Despite the many current and future changes that uplands face, there are many opportunities to reduce trade-offs and enhance complementarities between different forms of land use and management in UK uplands. Table A1.1 summarizes a wide range of suggestions made for policy and practice by a cross-section of upland researchers and stakeholders from Scotland and England who took part in a series of interviews and focus groups conducted by the Sustainable Uplands project and Glass et al. (2011). Many of the suggestions that could be implemented by land owners and managers have been discussed elsewhere (Glass et al. 2011). Given our focus on understanding likely trade-offs and complementarities between ecosystem services, we focus on policy suggestions, in particular PES.

There is interest from the UK Government (see, for example, Scottish Government 2010, DEFRA 2011) and the European Union (see wider discussion over greening the Common Agricultural Policy) in ways to restructure financial support to provide incentives for more effective management of ecosystem services. There is interest in accessing new, usually private, sources of finance that can monetize and hence incentivize some of the positive externalities of sustainable upland management. There is also interest in using existing agri-environmental payments more efficiently to secure future provision of ecosystem services under different scenarios.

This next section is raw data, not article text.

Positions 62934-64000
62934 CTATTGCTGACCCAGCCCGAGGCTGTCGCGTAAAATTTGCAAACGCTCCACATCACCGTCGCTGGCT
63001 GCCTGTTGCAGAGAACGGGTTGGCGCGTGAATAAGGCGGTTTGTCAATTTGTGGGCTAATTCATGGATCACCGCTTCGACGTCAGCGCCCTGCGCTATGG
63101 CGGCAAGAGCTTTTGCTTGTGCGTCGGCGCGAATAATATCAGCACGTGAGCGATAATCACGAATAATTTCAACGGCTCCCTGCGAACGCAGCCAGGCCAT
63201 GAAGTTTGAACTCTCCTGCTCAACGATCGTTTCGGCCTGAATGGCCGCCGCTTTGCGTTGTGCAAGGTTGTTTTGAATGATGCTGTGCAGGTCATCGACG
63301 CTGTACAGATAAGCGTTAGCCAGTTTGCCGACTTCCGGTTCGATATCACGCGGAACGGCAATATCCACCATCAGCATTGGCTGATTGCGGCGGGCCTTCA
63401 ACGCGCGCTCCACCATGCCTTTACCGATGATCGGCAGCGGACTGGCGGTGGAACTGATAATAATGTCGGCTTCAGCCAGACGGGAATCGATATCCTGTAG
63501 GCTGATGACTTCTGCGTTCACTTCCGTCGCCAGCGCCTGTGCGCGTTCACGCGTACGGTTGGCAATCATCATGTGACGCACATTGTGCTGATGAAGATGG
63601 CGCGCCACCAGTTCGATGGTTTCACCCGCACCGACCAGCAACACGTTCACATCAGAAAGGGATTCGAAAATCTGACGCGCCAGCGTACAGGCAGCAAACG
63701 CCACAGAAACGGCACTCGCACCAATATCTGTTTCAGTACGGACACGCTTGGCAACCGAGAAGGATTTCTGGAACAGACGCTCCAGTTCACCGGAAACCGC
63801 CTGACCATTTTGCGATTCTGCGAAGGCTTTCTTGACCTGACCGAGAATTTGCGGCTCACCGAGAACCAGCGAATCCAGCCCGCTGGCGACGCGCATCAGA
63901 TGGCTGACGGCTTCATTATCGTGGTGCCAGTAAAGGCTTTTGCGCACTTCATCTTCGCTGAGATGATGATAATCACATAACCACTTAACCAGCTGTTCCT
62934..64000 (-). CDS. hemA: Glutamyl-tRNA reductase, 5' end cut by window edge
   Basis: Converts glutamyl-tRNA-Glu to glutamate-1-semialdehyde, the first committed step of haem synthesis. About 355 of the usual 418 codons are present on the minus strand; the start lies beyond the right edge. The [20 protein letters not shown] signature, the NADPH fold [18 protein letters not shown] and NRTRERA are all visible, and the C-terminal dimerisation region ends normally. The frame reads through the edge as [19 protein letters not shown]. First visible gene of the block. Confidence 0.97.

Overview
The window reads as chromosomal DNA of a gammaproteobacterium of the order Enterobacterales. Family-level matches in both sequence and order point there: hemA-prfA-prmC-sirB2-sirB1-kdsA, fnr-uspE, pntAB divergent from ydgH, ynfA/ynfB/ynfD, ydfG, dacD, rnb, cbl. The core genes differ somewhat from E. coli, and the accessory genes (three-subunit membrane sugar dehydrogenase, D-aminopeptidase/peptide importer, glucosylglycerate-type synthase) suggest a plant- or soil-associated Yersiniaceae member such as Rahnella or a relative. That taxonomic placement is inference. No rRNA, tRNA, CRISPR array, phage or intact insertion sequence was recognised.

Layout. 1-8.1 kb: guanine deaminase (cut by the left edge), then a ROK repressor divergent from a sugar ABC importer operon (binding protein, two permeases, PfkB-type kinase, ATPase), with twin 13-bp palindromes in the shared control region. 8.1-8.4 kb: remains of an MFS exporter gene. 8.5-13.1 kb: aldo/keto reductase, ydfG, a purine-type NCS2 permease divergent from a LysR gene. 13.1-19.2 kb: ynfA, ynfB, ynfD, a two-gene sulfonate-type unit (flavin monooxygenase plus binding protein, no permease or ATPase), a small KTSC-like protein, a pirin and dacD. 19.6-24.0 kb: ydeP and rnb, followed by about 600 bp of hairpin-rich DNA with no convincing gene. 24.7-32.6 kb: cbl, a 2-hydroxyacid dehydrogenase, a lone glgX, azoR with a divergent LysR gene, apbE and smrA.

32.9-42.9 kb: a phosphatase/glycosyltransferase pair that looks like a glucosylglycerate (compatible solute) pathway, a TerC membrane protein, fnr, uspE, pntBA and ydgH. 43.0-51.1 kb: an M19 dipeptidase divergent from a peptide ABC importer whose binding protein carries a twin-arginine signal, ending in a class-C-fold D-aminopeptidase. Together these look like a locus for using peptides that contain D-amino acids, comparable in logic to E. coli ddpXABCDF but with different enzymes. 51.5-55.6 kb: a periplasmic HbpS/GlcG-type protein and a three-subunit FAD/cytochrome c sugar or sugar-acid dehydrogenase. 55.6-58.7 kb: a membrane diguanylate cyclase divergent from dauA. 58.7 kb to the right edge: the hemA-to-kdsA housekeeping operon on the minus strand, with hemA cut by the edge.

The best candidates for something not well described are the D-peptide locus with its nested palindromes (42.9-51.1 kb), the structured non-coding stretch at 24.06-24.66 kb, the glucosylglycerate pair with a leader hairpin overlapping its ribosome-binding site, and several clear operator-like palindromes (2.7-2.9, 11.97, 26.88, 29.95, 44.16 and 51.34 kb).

Investment in the restoration of degraded peatlands appears to represent a win-win scenario that could help meet conservation targets while increasing the resilience of peatlands to climate change and mitigating further climate change by reducing greenhouse gas emissions. Payments are already made for many upland ecosystem services through the EU’s Rural Development Programme (Pillar II of the Common Agricultural Policy) via the Upland Entry Level Scheme (UELS) in England, Glastir in Wales, and Rural Priorities in Scotland. In some cases, payments for ecosystem services are made through the private sector. There may be opportunities to expand the range of services currently supported by government schemes, and to elicit further engagement with the private sector to pay for some services.

In addition to climate regulation through carbon sequestration and storage, it may be possible to generate payments for other ecosystem services from uplands. For example, “green water” schemes whereby companies that need clean water pay land managers upstream to conduct activities, e.g., soil and water conservation measures, that improve water quality (e.g., Sadoff and Grey 2002, Emerton and Bos 2004). Such schemes have the potential to be applied to land management activities in uplands like drain and gully blocking (Armstrong et al. 2009) or the revegetation of bare and eroding peats, which can reduce downstream concentrations of particulate and dissolved organic carbon. For example, several water companies are already paying for clean water via changes in peatland management by funding management schemes, e.g., drain blocking or bare peat restoration, which they view to be more cost effective in the long term than spending money on enhanced water treatment.